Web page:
Sariska’s Tigers’ diet:77% of them consume livestock, 13.6% fall upon Sambar deer, 3.6% capture Spotted Deer, while 2.4 can catch Bluebull, and only 0.95% can procure Wild Boar. This study has been undertaken by Dr. G.S. Bhardwaj, Additional Chief Conservator of Forests, Rajasthan, at Sariska Tiger Reserve and is available at:
Future of Indian Tigers is arguably assured within the Tiger Reserves. Ironically, nearly 1/3rdof the 50 Tiger Reserves in India are facing such problems that managing them as per conservation scruples is unthinkable.
One third of total Indian Tigers are roaming outside the designated Reserves (an item appears in this issue). Owing to successful breeding and additional cubs born, the new adults are forced to seek pastures anew – they are elbowed out of parental habitats by dominating males. So they have to settle in nearby scrub zones, and remain surrounded by human beings and their livestock – countryside survival. Human-wildlife-conflicts continue unabated. Poaching comes to the fore.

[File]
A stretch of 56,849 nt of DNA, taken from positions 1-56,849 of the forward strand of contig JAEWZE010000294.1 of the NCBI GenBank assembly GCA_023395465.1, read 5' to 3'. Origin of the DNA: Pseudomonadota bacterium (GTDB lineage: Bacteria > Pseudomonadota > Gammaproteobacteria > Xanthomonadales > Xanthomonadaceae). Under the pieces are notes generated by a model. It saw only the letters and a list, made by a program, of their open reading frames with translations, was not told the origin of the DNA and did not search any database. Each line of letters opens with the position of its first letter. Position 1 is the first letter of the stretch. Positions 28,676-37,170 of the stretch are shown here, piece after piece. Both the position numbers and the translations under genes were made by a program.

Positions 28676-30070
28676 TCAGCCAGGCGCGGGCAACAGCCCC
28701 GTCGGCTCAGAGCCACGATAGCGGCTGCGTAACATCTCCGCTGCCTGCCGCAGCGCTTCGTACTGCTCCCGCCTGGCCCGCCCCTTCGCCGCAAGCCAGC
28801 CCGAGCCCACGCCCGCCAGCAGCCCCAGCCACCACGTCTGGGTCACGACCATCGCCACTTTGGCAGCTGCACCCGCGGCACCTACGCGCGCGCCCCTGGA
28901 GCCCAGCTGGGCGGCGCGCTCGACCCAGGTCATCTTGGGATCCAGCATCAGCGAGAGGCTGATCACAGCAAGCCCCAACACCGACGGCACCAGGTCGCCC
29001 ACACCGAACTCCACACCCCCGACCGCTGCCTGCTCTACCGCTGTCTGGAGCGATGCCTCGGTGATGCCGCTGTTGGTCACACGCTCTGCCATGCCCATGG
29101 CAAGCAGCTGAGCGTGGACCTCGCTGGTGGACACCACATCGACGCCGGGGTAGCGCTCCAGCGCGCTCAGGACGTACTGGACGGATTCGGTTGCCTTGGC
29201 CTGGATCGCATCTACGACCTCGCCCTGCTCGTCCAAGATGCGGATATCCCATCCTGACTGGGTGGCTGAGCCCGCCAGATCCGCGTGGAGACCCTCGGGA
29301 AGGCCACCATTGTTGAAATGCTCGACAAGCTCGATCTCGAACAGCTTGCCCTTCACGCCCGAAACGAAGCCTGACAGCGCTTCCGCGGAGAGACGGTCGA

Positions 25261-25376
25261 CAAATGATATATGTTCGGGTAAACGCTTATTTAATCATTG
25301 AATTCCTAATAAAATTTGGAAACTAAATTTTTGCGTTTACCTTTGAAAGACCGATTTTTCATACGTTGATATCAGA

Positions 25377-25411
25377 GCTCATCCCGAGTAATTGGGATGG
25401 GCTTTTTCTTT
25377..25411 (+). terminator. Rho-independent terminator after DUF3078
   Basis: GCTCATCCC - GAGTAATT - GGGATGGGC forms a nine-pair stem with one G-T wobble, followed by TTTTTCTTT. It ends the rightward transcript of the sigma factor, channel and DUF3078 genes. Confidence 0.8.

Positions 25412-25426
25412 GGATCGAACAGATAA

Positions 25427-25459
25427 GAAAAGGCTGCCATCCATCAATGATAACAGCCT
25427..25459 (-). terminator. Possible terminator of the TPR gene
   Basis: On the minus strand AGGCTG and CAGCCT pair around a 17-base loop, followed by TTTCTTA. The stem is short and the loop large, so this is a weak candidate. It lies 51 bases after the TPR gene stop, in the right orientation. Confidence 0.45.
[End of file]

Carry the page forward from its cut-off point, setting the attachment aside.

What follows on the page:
Is it not true then that Tigers’ breeding rate success inside the Reserves is getting negated by uncertain fate of their new generation forced to feed for themselves in non-designated Reserves, and meet their fate untimely? Is it because the existing Reserves cannot be geographically expanded to accommodate increasing population of this wild cat? The new entrants have been reported breeding in alien zones, forest authorities confirm. Will there be another set of Reserves, non-designated, to have Tigers in good numbers, without adequate prey-base and shorn of management cover?
Tigers are under direct charge of forest authorities in each State in India. They have to receive permissions for various chores from the National Tiger Conservation Authority, based at New Delhi. Divergent thought, debate, discussion, etc., continue among them. Often most demands of Reserves pertain to increased budgetary allocations, which are hardly met. Tigers do not care for financial wrangling and continue breeding. And forced to move out? Does their future rest on rural pastures and crop fields? Project Tiger, a phenomenal success, now presenting a different facet.